KL Studio Classics Releases the Deadliest Hound of Them All!



As it is known, every dog has its day- except for this one.  For Zoltan, loyal hound of Dracula, only night will do.  And Zoltan has many, many quality nights- at least as far as hard day’s nights for vampire dogs go.  Because he’s been working like the dog that he is for his master, the legendary (but thankfully now staked and dead) Count Dracula.  

Dracula has been popular fiction’s favorite baddie since God’s dog was a puppy.  Villainously seductive and wielding a fatal bloodlust that is entirely self-serving, one might be rightly shocked to learn that he too was a dog owner.  

The Lord of the Vampires is glimpsed only briefly in this film, during an early flashback, courtesy of his dog (!), depicting just how this master/pet arrangement came to be.  The sequence immediately puts to rest the questions of how this great hound (more of a Doberman, actually) came to be a vampire, but also whether or not Wes Craven pioneered the dog flashback with 1984’s The Hills Have Eyes Part 2.  (Answer: He did not.  This film came out a good eight years earlier.  Take that, snarky Leonard Maltin movie guide review!).  

Zoltan, accidentally resurrected in modern day Transylvania by the Soviet military’s burial ground munitions testing (and a particularly dumb soldier who’d apparently never seen House of Frankenstein, which makes clear that removing the stake from a destroyed vampire restores the vampire), is nothing if not a devoted beast.  The first thing he does following his flashback is wake up his vamped-out caretaker (Reggie Nadler, hamming it up in ghoul makeup with a lemon-sucking expression).  Then, they get themselves shipped off to the states, being that Dracula’s last living descendant is there.  That’s how these things work, right?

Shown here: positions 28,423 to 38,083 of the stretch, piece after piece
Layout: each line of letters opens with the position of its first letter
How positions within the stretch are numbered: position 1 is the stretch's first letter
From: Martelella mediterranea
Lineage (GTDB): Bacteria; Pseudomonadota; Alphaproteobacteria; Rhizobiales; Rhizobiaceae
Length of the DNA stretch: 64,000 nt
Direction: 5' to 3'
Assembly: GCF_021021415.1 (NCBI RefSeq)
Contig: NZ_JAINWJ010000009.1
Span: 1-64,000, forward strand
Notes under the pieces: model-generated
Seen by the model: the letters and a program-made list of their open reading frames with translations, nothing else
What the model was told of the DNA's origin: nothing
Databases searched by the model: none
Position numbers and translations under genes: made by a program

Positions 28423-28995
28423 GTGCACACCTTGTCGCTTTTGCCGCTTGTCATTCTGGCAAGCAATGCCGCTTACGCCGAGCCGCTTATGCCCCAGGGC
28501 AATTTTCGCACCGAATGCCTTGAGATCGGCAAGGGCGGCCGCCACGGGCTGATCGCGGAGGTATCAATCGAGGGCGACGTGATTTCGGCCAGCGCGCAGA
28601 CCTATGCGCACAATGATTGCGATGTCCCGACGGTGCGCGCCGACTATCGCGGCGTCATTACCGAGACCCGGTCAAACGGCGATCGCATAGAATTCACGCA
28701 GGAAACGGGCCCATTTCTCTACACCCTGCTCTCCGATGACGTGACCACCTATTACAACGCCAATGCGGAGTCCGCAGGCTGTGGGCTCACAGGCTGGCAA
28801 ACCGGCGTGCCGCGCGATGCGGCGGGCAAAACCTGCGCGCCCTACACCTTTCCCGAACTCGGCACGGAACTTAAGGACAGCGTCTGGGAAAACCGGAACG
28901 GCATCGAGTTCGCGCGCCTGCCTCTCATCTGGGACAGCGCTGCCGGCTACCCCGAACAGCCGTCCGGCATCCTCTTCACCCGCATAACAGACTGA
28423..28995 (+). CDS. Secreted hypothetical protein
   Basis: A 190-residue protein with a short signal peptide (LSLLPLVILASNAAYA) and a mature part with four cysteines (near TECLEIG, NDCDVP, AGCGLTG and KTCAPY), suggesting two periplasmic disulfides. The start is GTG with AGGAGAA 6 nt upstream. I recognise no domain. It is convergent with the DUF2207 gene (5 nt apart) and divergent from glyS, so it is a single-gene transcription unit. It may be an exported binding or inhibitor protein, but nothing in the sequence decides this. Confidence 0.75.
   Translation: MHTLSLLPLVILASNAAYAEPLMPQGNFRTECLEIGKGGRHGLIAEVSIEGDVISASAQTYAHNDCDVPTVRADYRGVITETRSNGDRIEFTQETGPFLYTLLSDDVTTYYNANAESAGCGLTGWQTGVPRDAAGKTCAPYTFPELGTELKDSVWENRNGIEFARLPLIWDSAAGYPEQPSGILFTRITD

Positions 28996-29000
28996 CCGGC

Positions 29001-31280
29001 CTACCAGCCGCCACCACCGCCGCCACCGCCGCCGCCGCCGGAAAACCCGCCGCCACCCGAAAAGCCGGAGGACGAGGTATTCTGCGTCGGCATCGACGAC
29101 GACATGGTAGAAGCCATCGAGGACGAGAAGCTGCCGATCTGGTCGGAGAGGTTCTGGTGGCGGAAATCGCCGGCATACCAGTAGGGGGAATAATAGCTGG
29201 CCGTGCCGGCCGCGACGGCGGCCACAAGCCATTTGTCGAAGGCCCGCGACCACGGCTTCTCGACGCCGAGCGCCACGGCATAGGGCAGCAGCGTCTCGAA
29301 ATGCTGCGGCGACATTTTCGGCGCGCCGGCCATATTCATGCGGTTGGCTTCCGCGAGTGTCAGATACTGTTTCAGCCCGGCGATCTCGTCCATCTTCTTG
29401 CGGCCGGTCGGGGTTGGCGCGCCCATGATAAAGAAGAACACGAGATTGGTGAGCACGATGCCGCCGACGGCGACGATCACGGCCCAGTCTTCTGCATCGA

That man, Michael Drake (Michael Pataki), is taking his family out camping, along with their two dogs and their liter of pups.  For Zoltan, this means only one thing: minions!  For us, it means mayhem.  And, by conventional film standards, an abnormal amount of aggressive barking.  (Warning: watching this movie with a dog may result in more horror for it than for you).  By this point, Zoltan has transformed into a family-in-peril film, out in the dark woods, to boot.  The whole Dracula angle stops mattering the minute the Drake family hit the road in their mobile home camper that’s bigger than their house.  Easy pickins’…

But things didn’t always flow this well for Dracula’s dog.  Zoltan’s aforementioned flashback (of which he is only physically present for less than half of) takes us back to when he was just an ordinary pooch.  Sensing one night that something is wrong in the nearby sleeping tower of a beautiful young maiden (either that, or there’s a squirrel in the yard), Zoltan’s peasant keeper sends him outside to bark.  The nocturnal ruckus wakes the slumbering young lady just as Dracula was about to sink his teeth into her neck.  Pissed off, he does the only thing an angry regal vampire would do: he transforms into a bat, and attacks the noisy dog.  He gets him right in the neck, not giving him rabies but rather, immortality.  Grayed out, dead-eyed, bloodthirsty immortality.  For good measure, Drac nabs Zoltan’s caretaker, as well.  Because not even Dracula could deprive another man of his dog.  (Meaning, this film’s title is an exaggeration if not an outright lie.)